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Citation Assistance Resource Guide: CSE-8 Citation Style

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Abbreviated Journal Titles

CSE includes some specific guidelines for abbreviating journal titles, which stem from the original need to conserve space in printed publications. The CSE manual includes a section dedicated to creating correct abbreviations (Appendix 29), but here are some additional resources you can use to help you create your abbreviations:

The CSE Style

The Council of Science Editors (CSE) 8th edition is a citation style used in the physical and life sciences fields. There are three distinct systems of creating citations in the CSE style: Name-Year, Citation-Sequence, and Citation-Name. 

This guide will only focus on the Name-Year style of CSE. 

CSE Reference List

Following the Name-Year format of CSE, all citations in the reference list will be arranged in alphabetical order by the author's last name. In-text citations will include the author's last name and the date of publication in parentheses. 

In general, your references will include the following components (if they are available from the source):

Books and monographs:
  • Author(s) or Editor(s)
  • Year of publication
  • Title
  • Content or medium designator
  • Edition
  • Secondary author(s) (Translators, editors, illustrators, etc.)
  • Place of Publication
  • Publisher
  • Page range 
  • Series (if applicable)
Journal and Newspaper Articles:
  • Author(s)
  • Year of publication
  • Article title
  • Content or medium designator
  • Journal or newspaper title (normally abbreviated in the citation)
  • Volume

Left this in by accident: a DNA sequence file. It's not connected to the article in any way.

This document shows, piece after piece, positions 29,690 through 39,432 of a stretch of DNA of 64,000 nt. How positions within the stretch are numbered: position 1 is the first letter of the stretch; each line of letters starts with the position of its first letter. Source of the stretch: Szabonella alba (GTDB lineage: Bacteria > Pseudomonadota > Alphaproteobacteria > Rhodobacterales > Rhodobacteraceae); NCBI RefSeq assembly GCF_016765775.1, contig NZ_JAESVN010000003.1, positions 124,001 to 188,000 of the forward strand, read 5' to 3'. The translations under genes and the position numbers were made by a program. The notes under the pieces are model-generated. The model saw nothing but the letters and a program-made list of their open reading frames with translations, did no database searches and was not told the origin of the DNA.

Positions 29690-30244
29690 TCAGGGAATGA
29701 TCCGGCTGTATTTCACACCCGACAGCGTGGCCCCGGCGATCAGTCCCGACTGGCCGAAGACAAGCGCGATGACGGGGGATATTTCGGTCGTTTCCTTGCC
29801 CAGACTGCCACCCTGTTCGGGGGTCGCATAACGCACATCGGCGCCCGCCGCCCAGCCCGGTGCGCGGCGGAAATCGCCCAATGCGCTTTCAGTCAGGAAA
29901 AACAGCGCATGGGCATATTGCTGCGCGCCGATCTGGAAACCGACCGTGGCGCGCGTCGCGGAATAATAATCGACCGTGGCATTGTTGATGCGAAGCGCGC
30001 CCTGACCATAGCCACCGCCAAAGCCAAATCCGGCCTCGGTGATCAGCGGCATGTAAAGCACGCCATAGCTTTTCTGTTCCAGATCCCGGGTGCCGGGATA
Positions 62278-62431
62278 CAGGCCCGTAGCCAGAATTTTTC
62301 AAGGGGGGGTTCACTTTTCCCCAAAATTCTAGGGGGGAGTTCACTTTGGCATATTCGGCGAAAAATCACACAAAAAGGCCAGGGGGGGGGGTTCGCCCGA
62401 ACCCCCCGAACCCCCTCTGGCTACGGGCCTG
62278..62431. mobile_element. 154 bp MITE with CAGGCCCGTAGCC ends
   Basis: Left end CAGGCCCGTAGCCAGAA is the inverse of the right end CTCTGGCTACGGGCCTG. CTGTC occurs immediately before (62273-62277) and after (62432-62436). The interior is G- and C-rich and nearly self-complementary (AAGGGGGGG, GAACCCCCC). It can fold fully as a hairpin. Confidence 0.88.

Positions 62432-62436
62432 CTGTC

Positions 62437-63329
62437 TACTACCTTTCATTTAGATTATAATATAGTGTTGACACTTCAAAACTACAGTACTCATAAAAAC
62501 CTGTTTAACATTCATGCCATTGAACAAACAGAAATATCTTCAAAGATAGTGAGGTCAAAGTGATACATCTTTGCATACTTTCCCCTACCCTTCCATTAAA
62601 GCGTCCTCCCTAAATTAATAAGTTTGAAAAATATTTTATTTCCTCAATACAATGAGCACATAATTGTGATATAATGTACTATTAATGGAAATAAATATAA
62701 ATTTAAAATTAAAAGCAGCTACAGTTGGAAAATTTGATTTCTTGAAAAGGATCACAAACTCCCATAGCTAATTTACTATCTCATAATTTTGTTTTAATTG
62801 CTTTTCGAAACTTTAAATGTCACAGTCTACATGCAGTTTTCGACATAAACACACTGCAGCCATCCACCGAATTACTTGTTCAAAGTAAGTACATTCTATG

• Issue
  • Page range
Online Sources:

Electronic sources are cited similarly to their print counterparts, with the inclusion of: 

  • Date the document was last modified/updated (if available)
  • Date you accessed it
  • The URL and/or DOI number
In-Text Citations

In-Text citations are the shorter versions of the complete citation found in the Reference List at the end of the paper. They are used within the body of your paper any time you are referencing information from a source. Using in-text citations allows the reader to pinpoint what source you are gathering your information from, and it helps avoid plagiarism by providing credit where credit is due. 

In the CSE citation style, in-text citations appear in parentheses directly after the information that is being cited, which means it may appear in the middle of a sentence or at the end of a sentence. In text citations include the author’s name and the publication date.

Examples of In-Text Citations

Example #1 One author:

The rapid discovery of the unique mechanisms underlying crown gall disease demonstrated how quickly an area could advance given significant investment and competition (Zambryski 1988).

Example #2 Two authors: 

Initial infection of tubers by H. solani occurs in the field either from the seed tuber (Jellis and Taylor 1977) or soil (Merida and Loria 1994).

Example #3 Three or more authors: